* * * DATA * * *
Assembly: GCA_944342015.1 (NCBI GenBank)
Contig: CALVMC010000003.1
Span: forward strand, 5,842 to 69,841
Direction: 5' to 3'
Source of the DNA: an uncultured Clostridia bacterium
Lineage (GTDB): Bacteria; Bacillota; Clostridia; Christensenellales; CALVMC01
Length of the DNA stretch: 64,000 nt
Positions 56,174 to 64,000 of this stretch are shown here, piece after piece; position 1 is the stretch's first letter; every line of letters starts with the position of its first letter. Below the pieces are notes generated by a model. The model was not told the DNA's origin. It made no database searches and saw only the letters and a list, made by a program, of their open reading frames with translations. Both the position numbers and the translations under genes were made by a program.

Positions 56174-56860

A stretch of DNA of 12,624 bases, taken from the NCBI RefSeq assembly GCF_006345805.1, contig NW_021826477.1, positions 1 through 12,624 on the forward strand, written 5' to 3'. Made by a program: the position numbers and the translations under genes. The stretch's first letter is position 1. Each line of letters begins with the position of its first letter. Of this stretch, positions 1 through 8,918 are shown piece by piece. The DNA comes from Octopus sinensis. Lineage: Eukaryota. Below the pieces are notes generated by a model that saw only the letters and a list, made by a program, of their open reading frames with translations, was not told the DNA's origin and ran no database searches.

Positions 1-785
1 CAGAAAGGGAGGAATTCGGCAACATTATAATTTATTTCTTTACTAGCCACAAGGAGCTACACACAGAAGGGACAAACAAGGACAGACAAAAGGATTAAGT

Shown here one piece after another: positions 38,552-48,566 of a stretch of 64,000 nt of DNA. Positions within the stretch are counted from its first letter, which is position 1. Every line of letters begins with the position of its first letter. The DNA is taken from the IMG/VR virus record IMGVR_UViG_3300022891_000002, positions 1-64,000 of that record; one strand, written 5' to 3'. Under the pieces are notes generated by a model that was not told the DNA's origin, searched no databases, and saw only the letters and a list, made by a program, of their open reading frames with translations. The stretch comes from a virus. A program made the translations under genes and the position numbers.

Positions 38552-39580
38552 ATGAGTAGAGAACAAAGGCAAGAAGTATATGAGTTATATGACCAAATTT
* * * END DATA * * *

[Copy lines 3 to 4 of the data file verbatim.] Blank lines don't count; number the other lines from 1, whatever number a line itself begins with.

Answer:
Span: forward strand, 5,842 to 69,841
Direction: 5' to 3'